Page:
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Jellyfish

 

Jellyfish (not really fish at all...) are very poor swimmers and rely on the currents and tides to take them on their journey around the oceans.

 

This means that we get some very exotic jellies around out coast.

 

They are some of the most weird and wonderful creatures we are ever likely to see, even when stranded.

 

Why do jellyfish strand in large numbers?

What happens when jellyfish get beached?

 

Report it!

 

The Marine Conservation Society record which jellyfish get washed up and where so please report whatever you see. It is a very quick process and this link takes you straight to the reporting form.
The more data they can get from people like you and me, the better our understanding of jellyfish will be.

Thank you!

Compass Jellyfish

 

These are quite common in UK waters and distinguishable by brown lines radiating from their centre which gave them their name. A word of warning though, if you ever do find yourself lost at sea, don't rely on Compass Jellyfish to direct you home - they have no better idea where you are going than you do.

Barrel Jellyfish

 

These are also called Dustbin Lid Jellyfish as they are often about that size in UK waters. They are solid-looking jellies, even when beached but, despite their impressive size and mass, their sting is thought to be generally harmless to humans. Below is one pictured swimming showing its wide, frilly tentacles.

The video clip below shows the moment a barrel is beached unable to save itself.

Press play to watch the video.

Lion's Mane Jellyfish

 

These are the largest known jellyfish (the biggest ever found was 2.3 metres wide and 37m long) although I have never seen one beached that was bigger than about 50-70cm across (big enough!). They have a gloopy quality when beached and can give you a painful sting, dead or alive.

Moon Jellyfish

 

These are the most common of the jellyfish we see around the UK and are identifiable by their four pink rings, their reprductive organs.

 

They are sometimes stranded in huge numbers on UK beaches particularly in the summer.

Crystal Jellyfish

 

These are distinguishable by the fact that you can hardly see any distinguishing characteristics at all! They are transparent and colourless. The one pictured has lines radiating out but these are not always visible. It is a favourite food of the Lion's Mane jellyfish.

Blue Jellyfish

 

The jellyfish is often more purple than blue. It is related closelty to the Lion's Mane jellyfish but is smaller - usually we find them only up to about 10cm across.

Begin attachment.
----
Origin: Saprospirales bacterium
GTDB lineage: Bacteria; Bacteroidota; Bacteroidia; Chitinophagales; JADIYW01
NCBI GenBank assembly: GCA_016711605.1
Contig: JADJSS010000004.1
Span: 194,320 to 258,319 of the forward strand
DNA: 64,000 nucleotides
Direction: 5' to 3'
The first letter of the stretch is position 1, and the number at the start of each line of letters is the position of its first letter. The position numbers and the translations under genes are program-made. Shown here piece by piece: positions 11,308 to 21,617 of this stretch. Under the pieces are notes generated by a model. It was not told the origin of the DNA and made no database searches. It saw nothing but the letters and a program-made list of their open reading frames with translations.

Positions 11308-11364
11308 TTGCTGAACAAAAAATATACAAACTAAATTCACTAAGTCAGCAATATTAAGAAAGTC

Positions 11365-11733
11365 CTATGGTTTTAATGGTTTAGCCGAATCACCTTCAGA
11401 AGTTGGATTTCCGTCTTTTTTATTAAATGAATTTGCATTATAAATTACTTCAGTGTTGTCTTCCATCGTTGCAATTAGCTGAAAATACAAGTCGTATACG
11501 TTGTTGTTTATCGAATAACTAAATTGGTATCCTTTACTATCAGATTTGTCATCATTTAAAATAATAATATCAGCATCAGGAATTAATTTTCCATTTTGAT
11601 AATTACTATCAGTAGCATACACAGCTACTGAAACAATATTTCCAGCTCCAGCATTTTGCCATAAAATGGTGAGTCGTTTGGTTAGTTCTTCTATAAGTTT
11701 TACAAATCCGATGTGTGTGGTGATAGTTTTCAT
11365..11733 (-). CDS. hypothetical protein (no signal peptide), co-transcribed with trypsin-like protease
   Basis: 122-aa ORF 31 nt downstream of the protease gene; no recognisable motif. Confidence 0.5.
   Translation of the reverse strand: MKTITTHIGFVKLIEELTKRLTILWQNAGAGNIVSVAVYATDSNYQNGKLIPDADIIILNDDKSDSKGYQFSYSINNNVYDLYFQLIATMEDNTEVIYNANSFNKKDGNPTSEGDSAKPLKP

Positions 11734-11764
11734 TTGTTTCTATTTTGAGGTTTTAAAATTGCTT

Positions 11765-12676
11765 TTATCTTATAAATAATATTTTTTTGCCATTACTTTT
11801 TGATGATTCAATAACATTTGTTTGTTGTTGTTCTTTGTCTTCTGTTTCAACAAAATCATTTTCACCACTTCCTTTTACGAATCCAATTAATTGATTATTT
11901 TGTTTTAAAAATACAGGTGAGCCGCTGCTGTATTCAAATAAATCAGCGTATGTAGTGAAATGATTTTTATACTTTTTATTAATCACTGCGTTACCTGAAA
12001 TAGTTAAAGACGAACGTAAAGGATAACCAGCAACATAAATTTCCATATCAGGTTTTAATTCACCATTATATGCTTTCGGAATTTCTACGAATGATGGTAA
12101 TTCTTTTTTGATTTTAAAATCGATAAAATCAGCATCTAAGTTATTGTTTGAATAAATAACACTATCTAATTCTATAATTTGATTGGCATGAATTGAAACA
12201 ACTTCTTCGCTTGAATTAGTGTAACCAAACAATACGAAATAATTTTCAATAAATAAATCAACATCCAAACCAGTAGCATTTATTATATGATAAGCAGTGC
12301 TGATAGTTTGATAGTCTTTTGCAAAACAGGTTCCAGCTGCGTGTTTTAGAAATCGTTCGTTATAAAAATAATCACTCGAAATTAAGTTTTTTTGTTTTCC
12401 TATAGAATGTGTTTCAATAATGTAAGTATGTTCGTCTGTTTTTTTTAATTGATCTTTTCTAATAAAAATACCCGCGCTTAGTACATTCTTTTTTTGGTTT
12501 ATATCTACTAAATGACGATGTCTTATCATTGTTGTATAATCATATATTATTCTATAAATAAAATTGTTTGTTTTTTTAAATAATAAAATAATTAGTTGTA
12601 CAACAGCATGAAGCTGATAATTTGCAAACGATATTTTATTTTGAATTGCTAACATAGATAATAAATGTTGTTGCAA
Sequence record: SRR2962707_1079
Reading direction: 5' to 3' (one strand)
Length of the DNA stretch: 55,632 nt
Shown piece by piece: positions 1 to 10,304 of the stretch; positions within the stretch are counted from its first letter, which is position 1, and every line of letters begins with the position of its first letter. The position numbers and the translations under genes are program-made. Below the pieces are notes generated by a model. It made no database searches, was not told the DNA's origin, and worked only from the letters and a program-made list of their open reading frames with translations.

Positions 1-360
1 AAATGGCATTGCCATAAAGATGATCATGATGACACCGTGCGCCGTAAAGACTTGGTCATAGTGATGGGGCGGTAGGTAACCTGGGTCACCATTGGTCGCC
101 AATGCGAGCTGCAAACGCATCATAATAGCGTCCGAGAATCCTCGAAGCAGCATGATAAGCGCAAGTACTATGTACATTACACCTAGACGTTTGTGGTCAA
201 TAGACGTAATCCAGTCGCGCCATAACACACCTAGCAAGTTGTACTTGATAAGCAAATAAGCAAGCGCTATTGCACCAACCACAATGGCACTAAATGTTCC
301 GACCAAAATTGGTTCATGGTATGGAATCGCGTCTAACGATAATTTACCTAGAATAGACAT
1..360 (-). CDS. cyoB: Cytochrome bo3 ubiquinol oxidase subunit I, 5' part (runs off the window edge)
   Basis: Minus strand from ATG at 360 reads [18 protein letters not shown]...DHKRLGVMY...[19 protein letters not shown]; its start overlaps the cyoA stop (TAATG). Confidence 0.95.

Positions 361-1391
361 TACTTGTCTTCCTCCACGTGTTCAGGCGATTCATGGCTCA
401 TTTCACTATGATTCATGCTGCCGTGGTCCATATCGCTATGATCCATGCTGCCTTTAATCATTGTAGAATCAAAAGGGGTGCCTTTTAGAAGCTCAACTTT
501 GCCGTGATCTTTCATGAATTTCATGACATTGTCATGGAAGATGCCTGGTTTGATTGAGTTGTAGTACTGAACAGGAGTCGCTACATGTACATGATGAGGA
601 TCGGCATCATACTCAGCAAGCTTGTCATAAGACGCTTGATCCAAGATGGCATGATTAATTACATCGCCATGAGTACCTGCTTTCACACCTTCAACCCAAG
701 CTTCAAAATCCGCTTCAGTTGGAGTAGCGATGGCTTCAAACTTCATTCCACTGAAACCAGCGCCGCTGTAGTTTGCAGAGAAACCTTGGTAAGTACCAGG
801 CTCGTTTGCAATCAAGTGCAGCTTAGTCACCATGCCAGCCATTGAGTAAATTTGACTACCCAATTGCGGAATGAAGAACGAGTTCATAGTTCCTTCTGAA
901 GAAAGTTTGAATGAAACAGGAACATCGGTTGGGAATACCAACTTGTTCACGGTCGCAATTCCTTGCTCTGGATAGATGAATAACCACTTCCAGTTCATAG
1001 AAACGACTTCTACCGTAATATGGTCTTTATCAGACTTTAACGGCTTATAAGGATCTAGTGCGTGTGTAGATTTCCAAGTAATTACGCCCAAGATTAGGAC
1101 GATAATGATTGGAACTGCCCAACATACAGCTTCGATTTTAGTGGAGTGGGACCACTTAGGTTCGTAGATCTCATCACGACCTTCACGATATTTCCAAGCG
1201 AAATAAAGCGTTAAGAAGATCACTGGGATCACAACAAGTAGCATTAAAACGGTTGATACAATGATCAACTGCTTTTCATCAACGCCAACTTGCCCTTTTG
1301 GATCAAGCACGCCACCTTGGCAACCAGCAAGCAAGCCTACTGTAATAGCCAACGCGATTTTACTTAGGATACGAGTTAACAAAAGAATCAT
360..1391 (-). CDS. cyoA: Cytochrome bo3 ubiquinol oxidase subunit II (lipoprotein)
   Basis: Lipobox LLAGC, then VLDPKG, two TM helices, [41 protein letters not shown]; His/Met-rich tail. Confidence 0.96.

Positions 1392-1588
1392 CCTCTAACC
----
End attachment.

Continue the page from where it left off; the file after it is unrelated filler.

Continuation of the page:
Below is the blue jellyfish swimming.

Things that aren't strictly speaking jellyfish but they look like jellyfish so we might as well stick with that...

Sea Gooseberry

 

Only a centimetre or two long, this looks for all the world like a blob of clear jelly. They are not in any way related to jellyfish - despite their appearance. They have long tentacles with which they grab fish eggs, sea snails and pretty much anything else they can grab.

A rubbish photo I know, but below does a little way to show how comb jellies, like this, light up when they are in the water.

By the Wind Sailors

 

Like the Portuguese Man O'War, this is not really a single creature but a colony of creatures (hydroids) which work as one. It has blue tentacles (for catching plankton) and a clear sail with which to catch the wind as it floats on the surface of the sea. After being beached for some time, they turn completely transparent (below) and I have seen many people, perfectly reasonably, mistake them for sweet wrappers.

 

They seem to beach easily, sometimes in large numbers, when a strong wind or tide, carries them in the wrong direction. Their sail means that they are good at catching the wind but they are not able to change direction or swim for themselves and so are helpless if they get taken towards the shore. They will die out of the water but sometimes can be found still alive on the strandline. Pop them in a bucket of salt water and you may be able to see their tentacles (on its base) begin moving.

Portuguese Man O'War

 

These don't wash up very often on UK beaches but are best avoided when they do as they have a very nasty sting (and can still sting even when they have been beached for a while). They float on the surface of the Atlantic Ocean, blown by the wind and carried by the currents. They feed on fish and other maine animals. They were given the name Man O'War after an 18th century ship.